I am delighted to inform you that this riiiiips…

HTTPS, Subdomained System Tests in Ruby on Rails

Getting puma to use self-signed certificates in Test

Install the localhost gem, which allows Puma to use self-signed certificates in your test environment:

group(:test) do
  gem 'localhost'

It’s not documented anywhere in Capybara, but Capybara’s built-in Puma handler allows you to issue a custom bind

Capybara.run_server = true
Capybara.server = :puma, { Host: "ssl://#{Capybara.server_host}"}

I found that you do need to explicitly pass the Capybara.run_server = true argument in your system tests

You also need to have Selenium Webdriver explicitly accept insecure hosts:

For example:

Capybara.register_driver :chrome do |app|
  options =
  options.accept_insecure_certs = true, browser: :chrome, options: options)

With that, Capybara runs with self-signed certificates in development, and the WebDriver will accept them.

Running subdomained tests

Because of how macOS does not handle wildcard DNS resolution for localhost by default, if you need to run your tests using subdomains, you’ll need to use a loopback DNS service like
For example:

Capybara.app_host = ""

Depending on how your existing tests are setup, you might also need to setup a custom initializer block in config/environments/test.rb to override the tld_length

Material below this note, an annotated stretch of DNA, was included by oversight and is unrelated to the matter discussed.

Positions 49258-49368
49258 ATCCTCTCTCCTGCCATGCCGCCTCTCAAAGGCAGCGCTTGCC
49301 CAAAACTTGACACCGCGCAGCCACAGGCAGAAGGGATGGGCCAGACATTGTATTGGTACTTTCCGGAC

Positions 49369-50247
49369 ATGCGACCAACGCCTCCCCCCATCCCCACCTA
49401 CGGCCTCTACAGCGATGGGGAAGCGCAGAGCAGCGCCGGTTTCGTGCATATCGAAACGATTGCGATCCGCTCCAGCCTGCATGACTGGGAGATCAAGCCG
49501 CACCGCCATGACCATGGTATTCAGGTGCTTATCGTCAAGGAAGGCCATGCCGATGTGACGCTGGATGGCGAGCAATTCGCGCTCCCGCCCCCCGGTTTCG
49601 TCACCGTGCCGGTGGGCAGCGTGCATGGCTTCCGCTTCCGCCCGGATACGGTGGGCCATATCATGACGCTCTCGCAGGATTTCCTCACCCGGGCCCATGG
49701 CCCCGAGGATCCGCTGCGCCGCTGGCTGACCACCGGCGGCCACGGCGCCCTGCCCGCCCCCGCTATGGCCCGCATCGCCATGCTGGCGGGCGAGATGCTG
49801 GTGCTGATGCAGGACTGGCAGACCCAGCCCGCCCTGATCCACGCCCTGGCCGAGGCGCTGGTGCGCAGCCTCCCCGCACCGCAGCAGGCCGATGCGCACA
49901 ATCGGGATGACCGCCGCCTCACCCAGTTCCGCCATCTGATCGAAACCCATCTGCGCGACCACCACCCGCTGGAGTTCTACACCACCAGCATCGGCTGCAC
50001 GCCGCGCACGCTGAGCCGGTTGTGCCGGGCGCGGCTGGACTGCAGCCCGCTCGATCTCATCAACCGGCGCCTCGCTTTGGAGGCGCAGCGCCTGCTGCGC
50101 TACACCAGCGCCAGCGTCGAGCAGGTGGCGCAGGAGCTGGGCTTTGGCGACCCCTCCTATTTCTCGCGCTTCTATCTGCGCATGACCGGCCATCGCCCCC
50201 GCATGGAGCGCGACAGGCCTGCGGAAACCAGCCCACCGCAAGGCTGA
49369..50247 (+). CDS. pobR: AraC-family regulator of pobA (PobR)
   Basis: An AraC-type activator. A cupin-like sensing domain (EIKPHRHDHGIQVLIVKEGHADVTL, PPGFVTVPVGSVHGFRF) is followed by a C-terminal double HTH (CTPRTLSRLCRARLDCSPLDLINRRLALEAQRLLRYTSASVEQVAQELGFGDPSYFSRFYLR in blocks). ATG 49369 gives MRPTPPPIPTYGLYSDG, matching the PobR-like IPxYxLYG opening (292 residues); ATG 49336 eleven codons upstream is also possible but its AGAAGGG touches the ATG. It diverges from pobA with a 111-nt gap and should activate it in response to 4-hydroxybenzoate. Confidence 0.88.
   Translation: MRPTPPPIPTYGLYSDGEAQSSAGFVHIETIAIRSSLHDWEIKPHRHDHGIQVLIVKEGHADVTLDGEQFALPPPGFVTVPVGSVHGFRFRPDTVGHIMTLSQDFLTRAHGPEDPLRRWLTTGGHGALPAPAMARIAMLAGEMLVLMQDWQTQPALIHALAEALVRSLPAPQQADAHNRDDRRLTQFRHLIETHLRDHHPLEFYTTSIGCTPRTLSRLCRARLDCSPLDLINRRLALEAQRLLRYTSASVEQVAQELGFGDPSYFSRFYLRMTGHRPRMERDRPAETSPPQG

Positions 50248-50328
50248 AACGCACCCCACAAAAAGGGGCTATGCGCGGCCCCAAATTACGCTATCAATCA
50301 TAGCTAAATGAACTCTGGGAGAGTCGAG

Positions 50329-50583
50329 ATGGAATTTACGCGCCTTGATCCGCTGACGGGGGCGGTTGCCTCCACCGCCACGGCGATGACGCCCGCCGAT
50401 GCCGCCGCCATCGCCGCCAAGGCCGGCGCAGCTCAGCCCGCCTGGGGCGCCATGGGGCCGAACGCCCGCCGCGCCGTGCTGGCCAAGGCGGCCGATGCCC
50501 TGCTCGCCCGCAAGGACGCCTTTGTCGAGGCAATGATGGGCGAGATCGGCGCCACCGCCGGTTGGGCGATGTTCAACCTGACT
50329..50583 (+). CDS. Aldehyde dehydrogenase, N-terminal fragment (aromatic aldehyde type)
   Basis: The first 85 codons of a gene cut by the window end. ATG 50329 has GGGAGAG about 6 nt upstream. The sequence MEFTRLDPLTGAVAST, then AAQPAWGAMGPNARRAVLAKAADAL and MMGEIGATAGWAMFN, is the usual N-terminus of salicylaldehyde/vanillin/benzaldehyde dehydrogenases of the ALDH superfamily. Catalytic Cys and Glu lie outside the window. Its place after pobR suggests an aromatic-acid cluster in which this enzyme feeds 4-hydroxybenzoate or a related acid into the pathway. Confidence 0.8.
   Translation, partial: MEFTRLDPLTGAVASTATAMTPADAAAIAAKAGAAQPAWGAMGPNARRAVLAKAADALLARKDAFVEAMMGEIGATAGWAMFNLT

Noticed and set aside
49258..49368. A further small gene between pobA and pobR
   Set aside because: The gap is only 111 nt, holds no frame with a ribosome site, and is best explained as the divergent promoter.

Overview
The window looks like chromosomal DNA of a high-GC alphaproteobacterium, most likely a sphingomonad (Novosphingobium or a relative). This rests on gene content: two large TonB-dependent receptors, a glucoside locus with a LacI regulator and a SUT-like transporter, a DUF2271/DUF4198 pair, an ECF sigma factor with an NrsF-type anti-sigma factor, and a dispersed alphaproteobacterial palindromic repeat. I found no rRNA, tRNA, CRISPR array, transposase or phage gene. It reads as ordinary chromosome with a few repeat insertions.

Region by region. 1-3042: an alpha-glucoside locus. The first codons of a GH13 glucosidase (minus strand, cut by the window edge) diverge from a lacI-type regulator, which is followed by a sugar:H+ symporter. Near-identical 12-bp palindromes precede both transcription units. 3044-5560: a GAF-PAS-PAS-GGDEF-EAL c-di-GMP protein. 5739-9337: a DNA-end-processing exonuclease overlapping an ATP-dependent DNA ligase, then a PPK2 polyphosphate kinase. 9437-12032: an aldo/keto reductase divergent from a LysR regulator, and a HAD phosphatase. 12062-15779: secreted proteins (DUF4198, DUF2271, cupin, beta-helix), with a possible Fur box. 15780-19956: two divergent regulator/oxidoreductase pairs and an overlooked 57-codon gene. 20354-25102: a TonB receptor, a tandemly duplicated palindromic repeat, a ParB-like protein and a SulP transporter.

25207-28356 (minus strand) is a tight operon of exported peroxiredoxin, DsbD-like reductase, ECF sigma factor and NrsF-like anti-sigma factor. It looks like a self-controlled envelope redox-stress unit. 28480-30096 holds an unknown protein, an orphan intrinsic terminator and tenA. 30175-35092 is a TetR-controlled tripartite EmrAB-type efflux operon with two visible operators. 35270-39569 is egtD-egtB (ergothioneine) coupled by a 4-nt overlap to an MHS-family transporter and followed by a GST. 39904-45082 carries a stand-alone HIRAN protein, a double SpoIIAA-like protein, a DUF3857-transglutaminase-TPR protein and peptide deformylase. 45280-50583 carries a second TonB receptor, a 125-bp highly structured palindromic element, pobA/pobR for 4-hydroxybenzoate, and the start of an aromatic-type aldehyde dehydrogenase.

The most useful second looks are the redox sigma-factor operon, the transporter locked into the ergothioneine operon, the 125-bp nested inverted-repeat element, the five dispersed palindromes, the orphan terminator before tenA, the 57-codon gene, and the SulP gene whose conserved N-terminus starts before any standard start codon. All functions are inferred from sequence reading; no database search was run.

Rails.application.configure do

config.hosts << “”

if ENV[“PREP_SYSTEM_TESTS”].present? config.action_dispatch.tld_length = 5 # = 5 top-level host details to throw out Rails.application.routes.default_url_options[:host] = “” # Necessary for routes to play nicely # … end end

The next project I’m working on: Data-augmented composition. In essence: a way to use data as an input for composition. It won’t drive the entire piece, because I still want a human elements but the transcendent nature of generative music is appealing to me

A diagram of my next project: data-augmented composition, to transform data into components that can be used for composition

I am now the proud owner of the most cumbersome sampler out there, thanks to #SuperMIDIPak (

A photof of a SuperMIDIPak cartridge

Rate Sheets are in general beta for Noko!…

See how you’re doing in 2023, and make sure you’re spending your work time on the most valuable projects

Which, upon reflection, is reaaaallllllyyyyyyyy fuckin shitty after the Super Bowl

Listening to Off The Wall for the first time, uh, and 2010s Justin Timberlake was really just copying the answers over MJ’s shoulder, wasn’t he?

The UJS pattern that Rails has (had? The Rails JS & documentation story is messy) is arguably the best bridge that’s been implemented between client & server.

It can be rigged up with basic data attributes, it is powered by the browser’s native event-handling. That makes it easy to extend/customize, it doesn’t get in your way, and there isn’t a deadly tight coupling between the client & server codebases